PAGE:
Until fairly recently, Imperial lists tended to rely upon redundancy and mobility. They still do, but have the option to be a little more flexible than they had been before. Imperial ships are often fragile, with the notable exceptions of the large ships, TIE Defender and the TIE Advanced. The TIE Advanced is a nice platform, but is currently a bit too expensive to give you the numbers required for redundancy, while the dial and actions are just a bit too poor for mobility. Imperial lists tend to be antergistic and the loss of a single ship doesn’t often affect the entire list. This is beginning to change as the faction gains more access to synergistic abilities. As of now, Imperials have more bombs, generally cheaper ships and cloaking.
Rebels have often relied on strong synergy and the loss of an individual ship can have a profound impact on the group. They also tend to spend more points on ships and thus have fewer. The Z-95 has reduced this somewhat, but the general rebel lists still tend to have fewer ships, which mean they usually need to destroy a ship or two before they lose their first ship. The rebels have more turrets, more durable ships and Astromechs.
A good list has an answer to most or all of the following questions below, while being aware of the concepts above. Pull up your list, and try to answer these questions.
- How will I deal with control elements
(Stress, bumping, ionization, Asteroid placement)
- How will I deal with hyper-mobility and flanking elements?
- How will I deal with turrets?
- What can my list safely joust?
- How do I fight against greater numbers?
- What ship(s) do I want alive in the endgame?
- Does my list have a lynchpin?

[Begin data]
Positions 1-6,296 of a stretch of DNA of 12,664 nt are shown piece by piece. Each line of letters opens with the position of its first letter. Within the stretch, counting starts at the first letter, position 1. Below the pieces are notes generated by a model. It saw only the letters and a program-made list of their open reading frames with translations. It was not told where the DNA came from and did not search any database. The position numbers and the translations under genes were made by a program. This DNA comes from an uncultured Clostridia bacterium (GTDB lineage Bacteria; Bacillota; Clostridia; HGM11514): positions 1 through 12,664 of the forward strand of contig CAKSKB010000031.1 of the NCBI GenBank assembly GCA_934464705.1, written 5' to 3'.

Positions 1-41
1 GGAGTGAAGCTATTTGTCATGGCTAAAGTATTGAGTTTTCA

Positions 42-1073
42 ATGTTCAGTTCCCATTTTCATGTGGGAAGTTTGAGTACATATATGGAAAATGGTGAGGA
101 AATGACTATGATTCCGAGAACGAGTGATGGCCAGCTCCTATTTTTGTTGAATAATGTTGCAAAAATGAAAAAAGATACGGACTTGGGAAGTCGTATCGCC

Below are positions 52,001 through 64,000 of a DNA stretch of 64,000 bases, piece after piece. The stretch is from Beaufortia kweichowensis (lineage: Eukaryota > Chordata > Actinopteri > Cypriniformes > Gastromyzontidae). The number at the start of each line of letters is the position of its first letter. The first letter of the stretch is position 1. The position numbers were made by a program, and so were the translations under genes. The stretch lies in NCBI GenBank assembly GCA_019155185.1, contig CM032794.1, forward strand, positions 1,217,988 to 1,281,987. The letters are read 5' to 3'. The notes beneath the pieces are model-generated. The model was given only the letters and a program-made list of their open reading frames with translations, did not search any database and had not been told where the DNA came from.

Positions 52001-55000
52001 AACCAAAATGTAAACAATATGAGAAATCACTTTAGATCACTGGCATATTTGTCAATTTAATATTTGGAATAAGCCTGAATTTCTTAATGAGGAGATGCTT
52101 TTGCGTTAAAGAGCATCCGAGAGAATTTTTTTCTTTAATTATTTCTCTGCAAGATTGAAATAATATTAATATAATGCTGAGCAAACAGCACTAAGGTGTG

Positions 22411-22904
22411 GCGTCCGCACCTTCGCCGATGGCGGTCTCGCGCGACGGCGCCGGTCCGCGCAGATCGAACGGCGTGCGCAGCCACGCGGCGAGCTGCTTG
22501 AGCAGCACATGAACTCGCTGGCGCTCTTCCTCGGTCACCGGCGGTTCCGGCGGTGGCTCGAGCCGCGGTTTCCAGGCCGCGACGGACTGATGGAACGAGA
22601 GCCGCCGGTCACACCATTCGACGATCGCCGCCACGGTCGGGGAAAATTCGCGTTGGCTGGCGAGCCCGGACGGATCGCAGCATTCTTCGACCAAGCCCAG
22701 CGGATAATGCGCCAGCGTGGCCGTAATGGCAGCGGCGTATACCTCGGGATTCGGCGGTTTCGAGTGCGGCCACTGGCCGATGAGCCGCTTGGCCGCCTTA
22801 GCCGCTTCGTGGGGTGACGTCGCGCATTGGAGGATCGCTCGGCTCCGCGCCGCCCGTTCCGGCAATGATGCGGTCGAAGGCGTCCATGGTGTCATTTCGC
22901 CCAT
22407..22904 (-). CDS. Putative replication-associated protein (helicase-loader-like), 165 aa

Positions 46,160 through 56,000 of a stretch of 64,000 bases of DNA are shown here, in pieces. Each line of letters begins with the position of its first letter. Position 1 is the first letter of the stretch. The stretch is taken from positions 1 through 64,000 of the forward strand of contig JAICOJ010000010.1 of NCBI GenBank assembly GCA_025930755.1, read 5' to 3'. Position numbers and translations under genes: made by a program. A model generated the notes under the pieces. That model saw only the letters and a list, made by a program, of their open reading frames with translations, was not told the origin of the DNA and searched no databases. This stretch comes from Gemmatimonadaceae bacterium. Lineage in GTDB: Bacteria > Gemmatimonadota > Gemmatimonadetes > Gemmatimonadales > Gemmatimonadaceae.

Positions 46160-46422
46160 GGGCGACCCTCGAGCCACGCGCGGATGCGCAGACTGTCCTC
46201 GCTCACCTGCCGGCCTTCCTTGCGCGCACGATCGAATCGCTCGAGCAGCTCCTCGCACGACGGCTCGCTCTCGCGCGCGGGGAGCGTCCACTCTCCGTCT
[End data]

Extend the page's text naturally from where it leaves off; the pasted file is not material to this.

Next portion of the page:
(something that if destroyed will shatter the list)
- What is the biggest threat in my list?
Should that ship be the biggest threat?
- Can I split my forces?
- Does my list need initiative?
Final Consideration: Deployment
The last things to consider for your list, are what kind of asteroid field setup it wants. (although this will also often depend based on what you are flying against.) Does your list want wide open spaces (Swarms/Jousting) or does it need tight and narrow passages (Elite re-positional ships). Something to think about, and easily a topic for another article.
You’ll also want to think about where to deploy your list, is your list best deployed in a single grouping, or split into multiple groups. Which is the flanking group? Which ships benefit from using the board edge to prevent a flank. Is your list able to respond to the opponents deployment, or is it more dependent upon asteroid positioning?
Now – You’re ready for combat!
A final note: The next time you build a list – try to answer the above questions, and think about the archetypes, and hopefully you’ll feel more confident in trying new things. I hope the thoughts above have been helpful! Happy flying, and may the force be with you.